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Realized Volatility Risk

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  • David E. Allen

    (School of Accounting, Finance and Economics, Edith Cowan University)

  • Michael McAleer

    (Econometric Institute, Erasmus School of Economics, Erasmus University Rotterdam and Tinbergen Institute)

  • Marcel Scharth

    (VU University Amsterdam and Tinbergen Institute)

Abstract

In this paper we document that realized variation measures constructed from high-frequency returns reveal a large degree of volatility risk in stock and index returns, where we characterize volatility risk by the extent to which forecasting errors in realized volatility are substantive. Even though returns standardized by ex post quadratic variation measures are nearly gaussian, this unpredictability brings considerably more uncertainty to the empirically relevant ex ante distribution of returns. Carefully modeling this volatility risk is fundamental. We propose a dually asymmetric realized volatility (DARV) model, which incorporates the important fact that realized volatility series are systematically more volatile in high volatility periods. Returns in this framework display time varying volatility, skewness and kurtosis. We provide a detailed account of the empirical advantages of the model using data on the S&P 500 index and eight other indexes and stocks.

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Bibliographic Info

Paper provided by Center for Advanced Research in Finance, Faculty of Economics, The University of Tokyo in its series CARF F-Series with number CARF-F-197.

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Length: 39 pages
Date of creation: Dec 2009
Date of revision: Jan 2010
Handle: RePEc:cfi:fseres:cf197

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Citations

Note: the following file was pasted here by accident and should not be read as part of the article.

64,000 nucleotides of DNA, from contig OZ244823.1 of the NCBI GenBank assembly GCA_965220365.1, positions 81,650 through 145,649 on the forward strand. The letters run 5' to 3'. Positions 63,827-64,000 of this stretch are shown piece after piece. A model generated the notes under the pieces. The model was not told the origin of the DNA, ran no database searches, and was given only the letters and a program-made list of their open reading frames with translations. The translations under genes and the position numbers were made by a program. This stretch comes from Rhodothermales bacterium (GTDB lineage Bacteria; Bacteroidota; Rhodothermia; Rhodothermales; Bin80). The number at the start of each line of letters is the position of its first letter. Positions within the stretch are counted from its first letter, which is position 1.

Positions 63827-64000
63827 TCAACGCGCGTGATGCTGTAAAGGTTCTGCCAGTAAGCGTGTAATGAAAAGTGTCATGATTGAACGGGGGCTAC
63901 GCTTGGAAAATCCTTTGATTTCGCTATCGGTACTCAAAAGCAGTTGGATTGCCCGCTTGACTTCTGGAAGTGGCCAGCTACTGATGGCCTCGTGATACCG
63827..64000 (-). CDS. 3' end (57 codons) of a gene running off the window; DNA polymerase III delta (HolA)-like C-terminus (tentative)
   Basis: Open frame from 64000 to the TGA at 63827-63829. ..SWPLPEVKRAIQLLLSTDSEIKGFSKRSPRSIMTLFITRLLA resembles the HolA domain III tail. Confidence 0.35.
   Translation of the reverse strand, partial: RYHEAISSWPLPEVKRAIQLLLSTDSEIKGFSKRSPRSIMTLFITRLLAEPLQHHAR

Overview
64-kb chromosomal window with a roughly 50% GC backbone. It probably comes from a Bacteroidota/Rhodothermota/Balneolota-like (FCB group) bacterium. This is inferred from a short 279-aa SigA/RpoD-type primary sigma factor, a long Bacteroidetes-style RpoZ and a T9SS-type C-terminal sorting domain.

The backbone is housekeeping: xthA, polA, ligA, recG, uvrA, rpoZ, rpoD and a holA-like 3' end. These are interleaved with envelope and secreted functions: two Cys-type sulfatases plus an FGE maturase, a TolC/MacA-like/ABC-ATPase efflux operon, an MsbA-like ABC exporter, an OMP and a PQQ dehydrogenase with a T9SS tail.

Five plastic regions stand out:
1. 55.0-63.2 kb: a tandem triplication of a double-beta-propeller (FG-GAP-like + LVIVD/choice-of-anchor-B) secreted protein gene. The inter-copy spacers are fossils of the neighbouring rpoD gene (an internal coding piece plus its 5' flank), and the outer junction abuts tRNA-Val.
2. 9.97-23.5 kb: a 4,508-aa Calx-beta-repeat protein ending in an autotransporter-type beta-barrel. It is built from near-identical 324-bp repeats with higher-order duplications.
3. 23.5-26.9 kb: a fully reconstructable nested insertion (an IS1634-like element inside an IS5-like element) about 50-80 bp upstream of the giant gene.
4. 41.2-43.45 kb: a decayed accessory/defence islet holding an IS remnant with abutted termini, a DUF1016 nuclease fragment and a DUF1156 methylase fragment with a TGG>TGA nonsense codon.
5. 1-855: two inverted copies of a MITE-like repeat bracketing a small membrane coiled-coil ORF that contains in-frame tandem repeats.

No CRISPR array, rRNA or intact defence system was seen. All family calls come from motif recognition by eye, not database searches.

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Cited by:
  1. Cathy Ning & Dinghai Xu & Tony Wirjanto, 2010. "Modeling Asymmetric Volatility Clusters Using Copulas and High Frequency Data," Working Papers 1001, University of Waterloo, Department of Economics, revised Jan 2010.
  2. Matteo Bonato & Massimiliano Caporin & Angelo Ranaldo, 2009. "Forecasting realized (co)variances with a block structure Wishart autoregressive model," Working Papers 2009-03, Swiss National Bank.
  3. Asai, M. & McAleer, M.J. & Medeiros, M.C., 2010. "Asymmetry and Long Memory in Volatility Modelling," Econometric Institute Research Papers EI 2010-60, Erasmus University Rotterdam, Erasmus School of Economics (ESE), Econometric Institute.
  4. Manabu Asai & Michael McAleer, 2013. "Leverage and Feedback Effects on Multifactor Wishart Stochastic Volatility for Option Pricing," Tinbergen Institute Discussion Papers 13-003/III, Tinbergen Institute.
  5. Manabu Asai & Michael McAleer & Marcelo C. Medeiros, 2009. "Asymmetry and Leverage in Realized Volatility," CARF F-Series CARF-F-167, Center for Advanced Research in Finance, Faculty of Economics, The University of Tokyo.
  6. Vincenzo Candila, 2013. "A Comparison Of The Forecasting Performances Of Multivariate Volatility Models," Working Papers 3_228, Dipartimento di Scienze Economiche e Statistiche, Università degli Studi di Salerno.
  7. Jensen, Mark J & Maheu, John M, 2013. "Risk, Return and Volatility Feedback: A Bayesian Nonparametric Analysis," MPRA Paper 52132, University Library of Munich, Germany.
  8. Siem Jan Koopman & Marcel Scharth, 2011. "The Analysis of Stochastic Volatility in the Presence of Daily Realised Measures," Tinbergen Institute Discussion Papers 11-132/4, Tinbergen Institute.
  9. Federico M. Bandi & Roberto Reno, 2009. "Nonparametric Stochastic Volatility," Global COE Hi-Stat Discussion Paper Series gd08-035, Institute of Economic Research, Hitotsubashi University.

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